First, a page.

The project described here is a simple weather station that measures air temperature, humidity, and surface temperature of the ground below the weather station.

Practical concepts covered are:

  • Powering your Phidget
  • Battery power
  • Solar power

Using the SBC

  • Using analog sensors
  • Using LEDs
  • Using USB sensors

Data Logging

  • Recording samples at a certain time
  • Writing to a text file
  • Writing to a removable USB key
  • Using the SBC cron scheduler
  • Using Phidgets with Python

Fixed Structures

  • Weather resistance
  • General planning and assembly

A project of this magnitude requires a time investment in addition to a monetary investment. Designing projects like these is hard but the reward is deep - and very real. A full, functional outdoor sensor system that you can build to whatever specifications you like... ask any hobbyist and you may see their eyes light up remembering their latest project. Building such things is a special kind of freedom!

A remote station project can monitor and log weather and other environmental conditions using Phidgets.
In this Instructable, I'll describe the steps to get you started.

We start with all of the pieces (the Phidgets, the power supply, the main structure, and the code) and then put it all together at the end.

Step 1: Materials



The Power Supply:

  • 18-watt solar panel
  • Charge limiter, battery post clamps and protectors
  • 60-70 usable amp-hour lead acid battery
  • Exterior grade power cable

Structural System:

  • Station tripod
  • Commercial lightweight tripod
  • Extension masts
  • Protective screen for temperature and humidity sensor (i.e. a Stephenson-type screen)
  • Battery box to keep snow off the battery terminals
  • Pelican 1200 waterproof case for the SBC
  • Solar panel and SBC case mounting (metal frame or wide clamps with locks, with U-bolts)
  • Three stakes and 3 meters of plastic coated galvanized guy wires (for stabilizing against wind) with bolts and clips (see picture)
  • Miscellaneous hardware
  • Zip ties for cable management
  • Cold weather silicone caulk for sealing case wire holes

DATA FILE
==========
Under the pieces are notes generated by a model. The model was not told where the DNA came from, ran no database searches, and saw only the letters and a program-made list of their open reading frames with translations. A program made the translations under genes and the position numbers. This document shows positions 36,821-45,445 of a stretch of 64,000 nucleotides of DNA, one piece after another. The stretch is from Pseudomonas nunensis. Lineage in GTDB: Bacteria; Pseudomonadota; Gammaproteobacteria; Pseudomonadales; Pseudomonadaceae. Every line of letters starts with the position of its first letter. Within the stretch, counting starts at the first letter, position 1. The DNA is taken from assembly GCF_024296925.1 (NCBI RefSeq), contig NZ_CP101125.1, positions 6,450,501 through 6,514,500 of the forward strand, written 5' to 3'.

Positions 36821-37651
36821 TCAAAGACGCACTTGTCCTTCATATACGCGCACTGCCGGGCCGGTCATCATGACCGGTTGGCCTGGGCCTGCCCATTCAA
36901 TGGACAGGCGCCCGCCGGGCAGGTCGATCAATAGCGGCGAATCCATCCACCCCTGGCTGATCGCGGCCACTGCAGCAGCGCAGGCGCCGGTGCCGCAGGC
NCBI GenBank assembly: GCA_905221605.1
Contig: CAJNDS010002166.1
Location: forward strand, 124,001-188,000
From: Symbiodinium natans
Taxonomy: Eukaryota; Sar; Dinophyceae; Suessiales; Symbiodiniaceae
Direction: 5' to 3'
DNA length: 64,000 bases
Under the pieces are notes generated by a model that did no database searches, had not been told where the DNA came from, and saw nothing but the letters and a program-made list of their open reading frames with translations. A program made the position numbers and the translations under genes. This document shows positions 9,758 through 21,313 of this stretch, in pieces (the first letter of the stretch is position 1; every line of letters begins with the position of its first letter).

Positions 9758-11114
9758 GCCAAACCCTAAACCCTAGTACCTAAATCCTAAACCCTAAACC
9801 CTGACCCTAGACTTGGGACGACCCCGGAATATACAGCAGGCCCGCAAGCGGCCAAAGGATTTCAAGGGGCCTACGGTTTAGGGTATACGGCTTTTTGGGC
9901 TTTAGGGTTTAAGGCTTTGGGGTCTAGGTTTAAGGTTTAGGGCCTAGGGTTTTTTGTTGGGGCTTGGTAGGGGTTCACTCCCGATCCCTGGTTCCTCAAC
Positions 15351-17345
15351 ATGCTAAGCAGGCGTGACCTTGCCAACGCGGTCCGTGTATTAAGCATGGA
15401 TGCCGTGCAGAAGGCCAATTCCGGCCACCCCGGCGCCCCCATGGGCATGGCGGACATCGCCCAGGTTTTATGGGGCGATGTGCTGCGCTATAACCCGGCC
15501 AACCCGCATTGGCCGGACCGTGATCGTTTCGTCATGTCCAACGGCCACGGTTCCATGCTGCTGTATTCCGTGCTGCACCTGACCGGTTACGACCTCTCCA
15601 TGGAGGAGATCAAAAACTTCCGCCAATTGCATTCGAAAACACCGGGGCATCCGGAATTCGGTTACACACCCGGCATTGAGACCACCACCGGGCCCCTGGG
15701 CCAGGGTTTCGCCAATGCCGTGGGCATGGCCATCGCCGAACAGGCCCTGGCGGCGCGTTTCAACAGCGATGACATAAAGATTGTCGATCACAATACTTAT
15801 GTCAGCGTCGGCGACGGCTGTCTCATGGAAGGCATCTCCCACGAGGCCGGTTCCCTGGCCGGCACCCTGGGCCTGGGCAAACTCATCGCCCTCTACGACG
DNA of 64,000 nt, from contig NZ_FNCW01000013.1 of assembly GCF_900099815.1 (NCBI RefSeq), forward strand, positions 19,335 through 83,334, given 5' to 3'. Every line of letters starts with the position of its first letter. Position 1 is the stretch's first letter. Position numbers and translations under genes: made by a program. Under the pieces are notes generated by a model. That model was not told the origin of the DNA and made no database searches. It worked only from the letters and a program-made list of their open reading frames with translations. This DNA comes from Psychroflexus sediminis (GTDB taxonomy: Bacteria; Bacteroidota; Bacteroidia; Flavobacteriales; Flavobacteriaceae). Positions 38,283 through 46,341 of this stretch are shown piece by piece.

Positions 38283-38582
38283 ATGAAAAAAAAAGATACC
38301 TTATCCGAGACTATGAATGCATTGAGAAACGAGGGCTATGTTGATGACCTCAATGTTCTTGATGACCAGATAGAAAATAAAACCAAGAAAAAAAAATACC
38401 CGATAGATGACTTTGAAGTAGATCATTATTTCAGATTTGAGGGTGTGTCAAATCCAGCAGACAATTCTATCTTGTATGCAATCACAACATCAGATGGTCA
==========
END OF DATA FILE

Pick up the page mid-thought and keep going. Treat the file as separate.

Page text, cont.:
• Silica gel packets for desiccant within the Pelican/SBC case
  • Penetrating oil (WD-40)
  • Foam to pad the U-bolt ends from the solar panel
  • Bolts and angle brackets for the Pelican case mounting
<p>What is the cost of this set-up?</p>
<p>Just under $1000. It was used for a University research project, so that helped to fund part of it. As mentioned, it might be a bit excessive for hobby applications, but it gives you an idea of what you need to do. </p><p>You could save money on hardware/setup if you put it in your backyard, and then you could definitely use WiFi, GSM or ethernet to share the data. Lots of options, it's all about knowing what you want to do and how you're using it.</p>
<p>you could use Ethernet or use long range wireless bridges </p>
<p>Yeah, it depends where it's setup. This is setup in the Canadian wilderness, like a half hour hike away from any roadway, let alone building. There's virtually no network in the area. It all depends where you're setting it up though, ethernet and wireless bridges would work in other situations for sure.</p>
<p>Looks like an overkill to me</p><p>I would use an Arduino an a sensor shield and it will need less power to run, and will be smaller</p><p>Also you could hook a network shield or even have a board with wifi built in</p>
<p>You could totally use an Arduino!! That's a good idea, you're right about power.</p><p>As for a wireless network of any sort, we'd have liked to do that, but this station is in Kananaskis in a remote location among many mountains. It's pretty easy to find tutorials for setting wifi and network shields up but maybe we'll post a how-to for that in the future as I'm sure many people want weather stations in well-connected cities too.</p>
You could also use a ham radio and a DTMF encoder/decoder to work out a long-range communication method<br>If not, then a simple logging shield could do :)
<p>I can't wait to get started. T</p>

About This Instructable




Bio: Phidgets make your ideas real. Reliable sensors, motor controllers, relays and more connect computers and technology to the real world. Applications include robotics, data acquisition ... More »
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